Street closures for UN General Assembly

Man who scrubbed swastikas from subway train honored

NEW YORK – The Anti-Defamation League honored New York resident Jared Nied tonight with its “Stand-Up New Yorker" Award for his actions earlier this month on-board a subway train.

Swastikas and anti-Semitic statements were found scrawled all over an uptown No. 1 train on February 4. Nied, a sous-chef at a Manhattan restaurant, boarded the subway car and was disgusted to see the hate-filled graffiti. He jumped into action and led the other passengers in removing the markings.

The graffiti was drawn using a Sharpie marker onto the door, window, wall, even over a map inside the subway car.

“I looked up and saw the map scrawled with graffiti and thought to myself ‘oh really who would do this?’ and who wants to see this right now? Somebody asked me if I could erase it and I thought yes I can. Let’s all make this right so we all came together for that one beautiful moment it just felt fantastic to be able to fight hate,” said Nied.

The incident made national and worldwide headlines. It shocked, saddened, yet uplifted people.
Perhaps because it's a great example of the spirit and humanity of New Yorkers.

“It’s overwhelming but in a really positive way," Nied said. "I’ve certainly never been this famous before but it feels really good to be getting attention for all the right reasons.”

Straphangers were uncomfortable and unsure of what to do. Nied stood up and said hand sanitizer with its alcohol base, gets rid of Sharpie markings.

Recalling that night, Nied said “I asked any of you have more hand sanitizers? Hundreds of hands popped up with tissues, there wasn’t a lot of talking going on we were just focused on erasing the hate.”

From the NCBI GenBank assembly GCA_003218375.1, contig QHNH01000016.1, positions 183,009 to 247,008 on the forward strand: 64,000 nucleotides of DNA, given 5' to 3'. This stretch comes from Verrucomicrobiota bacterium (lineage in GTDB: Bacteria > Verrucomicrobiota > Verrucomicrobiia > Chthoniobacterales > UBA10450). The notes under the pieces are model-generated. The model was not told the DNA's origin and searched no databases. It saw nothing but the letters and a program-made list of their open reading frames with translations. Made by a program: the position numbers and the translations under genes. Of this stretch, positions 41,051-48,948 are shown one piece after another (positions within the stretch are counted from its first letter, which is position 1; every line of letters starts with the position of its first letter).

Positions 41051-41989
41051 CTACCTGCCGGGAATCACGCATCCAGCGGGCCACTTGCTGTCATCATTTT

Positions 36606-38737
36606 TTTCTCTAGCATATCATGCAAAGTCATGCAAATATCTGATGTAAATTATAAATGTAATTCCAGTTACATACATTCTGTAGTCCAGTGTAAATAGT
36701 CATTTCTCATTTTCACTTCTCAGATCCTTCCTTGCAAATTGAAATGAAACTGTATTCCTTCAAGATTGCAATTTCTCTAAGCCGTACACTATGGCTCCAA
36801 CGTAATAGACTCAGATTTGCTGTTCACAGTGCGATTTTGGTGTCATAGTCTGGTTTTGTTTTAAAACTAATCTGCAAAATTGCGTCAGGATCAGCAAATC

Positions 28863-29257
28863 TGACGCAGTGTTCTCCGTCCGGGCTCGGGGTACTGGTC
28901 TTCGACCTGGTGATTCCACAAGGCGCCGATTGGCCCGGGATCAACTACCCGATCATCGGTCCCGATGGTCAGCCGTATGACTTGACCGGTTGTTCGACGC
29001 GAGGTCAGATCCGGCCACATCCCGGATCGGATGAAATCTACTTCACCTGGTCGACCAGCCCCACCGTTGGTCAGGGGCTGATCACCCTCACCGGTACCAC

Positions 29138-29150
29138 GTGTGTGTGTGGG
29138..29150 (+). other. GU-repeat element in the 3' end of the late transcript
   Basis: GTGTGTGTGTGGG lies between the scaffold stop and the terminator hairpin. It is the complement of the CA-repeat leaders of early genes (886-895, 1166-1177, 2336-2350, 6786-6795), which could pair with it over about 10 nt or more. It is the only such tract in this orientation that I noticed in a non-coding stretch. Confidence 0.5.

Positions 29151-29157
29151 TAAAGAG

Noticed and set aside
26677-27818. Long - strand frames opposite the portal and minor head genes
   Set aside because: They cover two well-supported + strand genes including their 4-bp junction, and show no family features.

So they all banded together got to work. And along with tissues and a little elbow grease scrubbed away the hate.

The Stand-Up New Yorker Award is given by the ADL to a recipient for taking immediate action to help others being singled out for bigotry, or initiating efforts to denounce hate.

“He’s the one who stood up he was the first one, to be a leader is a difficult thing to be," said Evan Bernstein, ADL NY Regional Director. "He did the hardest thing which was to be the first one and that’s why we felt we needed to honor him. We need more New Yorkers to do what Jared did to stand up in the face of hate and when you see something do something and that’s exactly what he did. We think he’s the perfect example of what we hope all New Yorkers can do."

Our subway hero has choice words for the racist graffiti artist.

“You are a terrible person whoever wrote that is a terrible person," he said. "I think we are all intrinsically good and the majority want to be good but whoever wrote that you are a horrible person and a disgrace to humanity.”

Jared Nied is only the second person to receive the Stand-Up New Yorker Award, the first was Hassan Askari in 2007, who also stood up to hate and anti-Semitism in a subway car.